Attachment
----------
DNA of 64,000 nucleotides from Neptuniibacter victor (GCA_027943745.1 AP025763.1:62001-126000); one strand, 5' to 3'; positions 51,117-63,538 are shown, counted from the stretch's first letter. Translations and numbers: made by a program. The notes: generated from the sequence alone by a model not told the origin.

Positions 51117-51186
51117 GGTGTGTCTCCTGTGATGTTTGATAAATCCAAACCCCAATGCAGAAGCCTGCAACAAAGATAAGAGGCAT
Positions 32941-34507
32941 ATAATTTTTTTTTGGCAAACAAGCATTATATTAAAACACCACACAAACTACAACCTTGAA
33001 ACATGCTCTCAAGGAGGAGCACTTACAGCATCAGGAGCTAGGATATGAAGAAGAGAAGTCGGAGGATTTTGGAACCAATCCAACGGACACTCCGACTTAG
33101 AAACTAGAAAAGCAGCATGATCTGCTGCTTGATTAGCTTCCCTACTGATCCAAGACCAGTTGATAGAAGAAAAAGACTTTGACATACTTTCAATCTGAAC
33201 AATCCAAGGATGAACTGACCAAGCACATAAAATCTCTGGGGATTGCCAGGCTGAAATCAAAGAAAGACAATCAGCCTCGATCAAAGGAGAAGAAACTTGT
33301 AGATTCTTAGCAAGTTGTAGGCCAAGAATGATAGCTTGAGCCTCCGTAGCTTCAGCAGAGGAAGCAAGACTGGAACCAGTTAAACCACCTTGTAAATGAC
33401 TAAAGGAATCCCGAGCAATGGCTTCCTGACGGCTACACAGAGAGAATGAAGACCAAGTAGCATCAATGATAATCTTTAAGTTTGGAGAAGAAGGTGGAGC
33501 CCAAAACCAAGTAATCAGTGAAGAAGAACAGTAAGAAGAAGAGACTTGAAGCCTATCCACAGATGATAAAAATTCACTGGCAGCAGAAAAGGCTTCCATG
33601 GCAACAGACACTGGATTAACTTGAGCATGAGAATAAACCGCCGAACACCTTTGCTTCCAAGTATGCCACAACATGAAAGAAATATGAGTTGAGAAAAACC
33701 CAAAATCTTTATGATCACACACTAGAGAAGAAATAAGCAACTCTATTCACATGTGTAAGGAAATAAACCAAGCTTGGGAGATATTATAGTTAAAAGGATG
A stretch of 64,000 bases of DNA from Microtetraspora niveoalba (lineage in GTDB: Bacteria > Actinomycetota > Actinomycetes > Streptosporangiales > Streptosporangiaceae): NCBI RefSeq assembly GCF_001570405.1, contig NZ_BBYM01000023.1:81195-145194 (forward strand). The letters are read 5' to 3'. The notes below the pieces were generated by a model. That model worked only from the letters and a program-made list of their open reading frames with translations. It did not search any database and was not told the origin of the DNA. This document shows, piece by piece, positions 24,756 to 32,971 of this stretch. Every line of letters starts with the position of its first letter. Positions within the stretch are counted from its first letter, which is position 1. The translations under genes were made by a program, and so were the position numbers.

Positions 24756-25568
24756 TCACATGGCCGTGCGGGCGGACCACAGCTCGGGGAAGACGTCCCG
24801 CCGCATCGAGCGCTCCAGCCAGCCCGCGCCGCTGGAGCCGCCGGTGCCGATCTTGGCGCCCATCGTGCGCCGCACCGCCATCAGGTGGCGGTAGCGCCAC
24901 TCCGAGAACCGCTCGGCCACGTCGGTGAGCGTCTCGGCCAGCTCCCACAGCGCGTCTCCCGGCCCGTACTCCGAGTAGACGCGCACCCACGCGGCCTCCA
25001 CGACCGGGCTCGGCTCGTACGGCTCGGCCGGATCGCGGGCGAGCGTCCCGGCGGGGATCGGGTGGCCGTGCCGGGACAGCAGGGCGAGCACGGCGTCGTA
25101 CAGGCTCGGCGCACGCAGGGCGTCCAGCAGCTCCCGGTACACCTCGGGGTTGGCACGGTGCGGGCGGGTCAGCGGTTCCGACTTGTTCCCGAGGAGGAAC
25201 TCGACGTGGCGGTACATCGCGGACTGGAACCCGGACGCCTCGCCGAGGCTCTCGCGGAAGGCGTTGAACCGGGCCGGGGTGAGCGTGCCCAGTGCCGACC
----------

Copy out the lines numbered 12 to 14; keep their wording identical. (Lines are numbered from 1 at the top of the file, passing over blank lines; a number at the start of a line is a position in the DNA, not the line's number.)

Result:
33601 GCAACAGACACTGGATTAACTTGAGCATGAGAATAAACCGCCGAACACCTTTGCTTCCAAGTATGCCACAACATGAAAGAAATATGAGTTGAGAAAAACC
33701 CAAAATCTTTATGATCACACACTAGAGAAGAAATAAGCAACTCTATTCACATGTGTAAGGAAATAAACCAAGCTTGGGAGATATTATAGTTAAAAGGATG
A stretch of 64,000 bases of DNA from Microtetraspora niveoalba (lineage in GTDB: Bacteria > Actinomycetota > Actinomycetes > Streptosporangiales > Streptosporangiaceae): NCBI RefSeq assembly GCF_001570405.1, contig NZ_BBYM01000023.1:81195-145194 (forward strand). The letters are read 5' to 3'. The notes below the pieces were generated by a model. That model worked only from the letters and a program-made list of their open reading frames with translations. It did not search any database and was not told the origin of the DNA. This document shows, piece by piece, positions 24,756 to 32,971 of this stretch. Every line of letters starts with the position of its first letter. Positions within the stretch are counted from its first letter, which is position 1. The translations under genes were made by a program, and so were the position numbers.